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Wednesday, February 11, 2009

Georgia Power nuke bill clears Senate, moves to House

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The state Senate today passed a bill 38-16 that would allow Georgia Power to begin collecting fees from customers to help pay for two proposed nuclear reactors prior to their construction. (The Senate Press Office included in its release about the bill's passage this hilarious photo to the right of the bill's sponsor, state Sen. Don Balfour, R-Gavelville.)

The bill now moves to the House, where Jim Galloway of the AJC says lawmakers are generally warm to the idea.

Supporters of the bill say it'll save the utility — and in turn, customers — money in the long run.

But many lawmakers and consumer groups oppose the move because they say it sidesteps the Public Service Commission  — and partially exempts big business and industrial customers from the increased rates.

For an excellent rundown of the controversial legislation, view my esteemed colleague Scott Henry's post.

After the jump, Dave Williams of the Atlanta Business Chronicle reports some lawmakers' thoughts about the bill.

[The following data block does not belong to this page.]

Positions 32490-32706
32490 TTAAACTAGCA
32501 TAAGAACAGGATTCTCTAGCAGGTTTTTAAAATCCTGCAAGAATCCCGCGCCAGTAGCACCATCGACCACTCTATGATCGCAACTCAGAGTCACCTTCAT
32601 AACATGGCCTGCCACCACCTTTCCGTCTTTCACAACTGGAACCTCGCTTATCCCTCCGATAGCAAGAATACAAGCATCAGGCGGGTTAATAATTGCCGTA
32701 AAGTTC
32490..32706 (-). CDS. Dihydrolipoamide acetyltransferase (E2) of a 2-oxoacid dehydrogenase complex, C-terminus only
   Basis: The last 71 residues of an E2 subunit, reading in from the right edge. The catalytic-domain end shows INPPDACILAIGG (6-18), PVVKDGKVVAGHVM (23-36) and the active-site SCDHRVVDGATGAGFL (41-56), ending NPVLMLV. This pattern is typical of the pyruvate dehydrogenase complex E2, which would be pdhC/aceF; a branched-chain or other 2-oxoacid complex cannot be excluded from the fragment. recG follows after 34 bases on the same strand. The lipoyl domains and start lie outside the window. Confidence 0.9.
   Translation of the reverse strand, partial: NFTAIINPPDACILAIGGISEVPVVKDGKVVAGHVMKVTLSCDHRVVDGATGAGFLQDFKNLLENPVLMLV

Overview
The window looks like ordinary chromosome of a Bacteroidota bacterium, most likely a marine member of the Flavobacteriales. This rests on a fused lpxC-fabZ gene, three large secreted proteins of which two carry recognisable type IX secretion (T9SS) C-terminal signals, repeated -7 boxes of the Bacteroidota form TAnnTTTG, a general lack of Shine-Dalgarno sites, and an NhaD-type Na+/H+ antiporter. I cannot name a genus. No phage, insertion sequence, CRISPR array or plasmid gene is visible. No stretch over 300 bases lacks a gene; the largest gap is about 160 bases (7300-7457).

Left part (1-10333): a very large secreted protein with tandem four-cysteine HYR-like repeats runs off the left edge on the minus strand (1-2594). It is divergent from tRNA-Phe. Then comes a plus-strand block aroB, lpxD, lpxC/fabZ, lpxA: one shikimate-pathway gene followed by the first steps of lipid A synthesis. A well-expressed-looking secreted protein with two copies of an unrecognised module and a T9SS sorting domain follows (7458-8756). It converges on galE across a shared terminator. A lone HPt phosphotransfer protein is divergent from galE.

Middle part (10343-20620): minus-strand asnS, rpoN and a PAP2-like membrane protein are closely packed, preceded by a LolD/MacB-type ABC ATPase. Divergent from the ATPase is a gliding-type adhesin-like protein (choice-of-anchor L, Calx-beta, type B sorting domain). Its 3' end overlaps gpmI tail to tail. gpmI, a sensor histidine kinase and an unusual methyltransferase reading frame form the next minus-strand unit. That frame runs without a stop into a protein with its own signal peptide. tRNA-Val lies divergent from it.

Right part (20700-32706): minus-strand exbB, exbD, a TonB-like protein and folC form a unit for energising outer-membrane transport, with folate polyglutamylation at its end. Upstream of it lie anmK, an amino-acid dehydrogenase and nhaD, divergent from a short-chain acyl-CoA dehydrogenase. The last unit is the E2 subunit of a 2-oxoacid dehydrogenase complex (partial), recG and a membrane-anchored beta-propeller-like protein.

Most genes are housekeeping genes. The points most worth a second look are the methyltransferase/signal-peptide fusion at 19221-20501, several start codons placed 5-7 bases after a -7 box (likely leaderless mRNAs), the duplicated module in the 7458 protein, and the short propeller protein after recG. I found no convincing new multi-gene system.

So sayeth Williams:

Sen. David Adelman, D-Decatur, noted that the state Public Service Commission is considering the same early cost recovery request from Georgia Power. The PSC is due to issue its decision next month.

“They have a full-time professional staff and a budget to hire outside consultants,” Adelman told his colleagues “It’s a bad idea for you to substitute yourselves for the judgment of five statewide elected officials.”

Senate Minority Leader Robert Brown, D-Macon, criticized a change the Senate Regulated Industries and Utilities Committee made to the bill giving a partial exemption to large industrial and retail ratepayers, which would put more of the burden on small –business and residential customers. He said the change led those large customers to drop their opposition to the measure.

“They got a deal,” he said.

But Balfour said the legislation still would leave the PSC with the right to monitor the project as it moves forward and ensure that costs the project is incurring are “prudent.”

He also denied that any quid pro quos were made with large power customers.

“I was in the room, and no deals were cut for anyone,” he said.

(Photo courtesy of the Senate Press Office)

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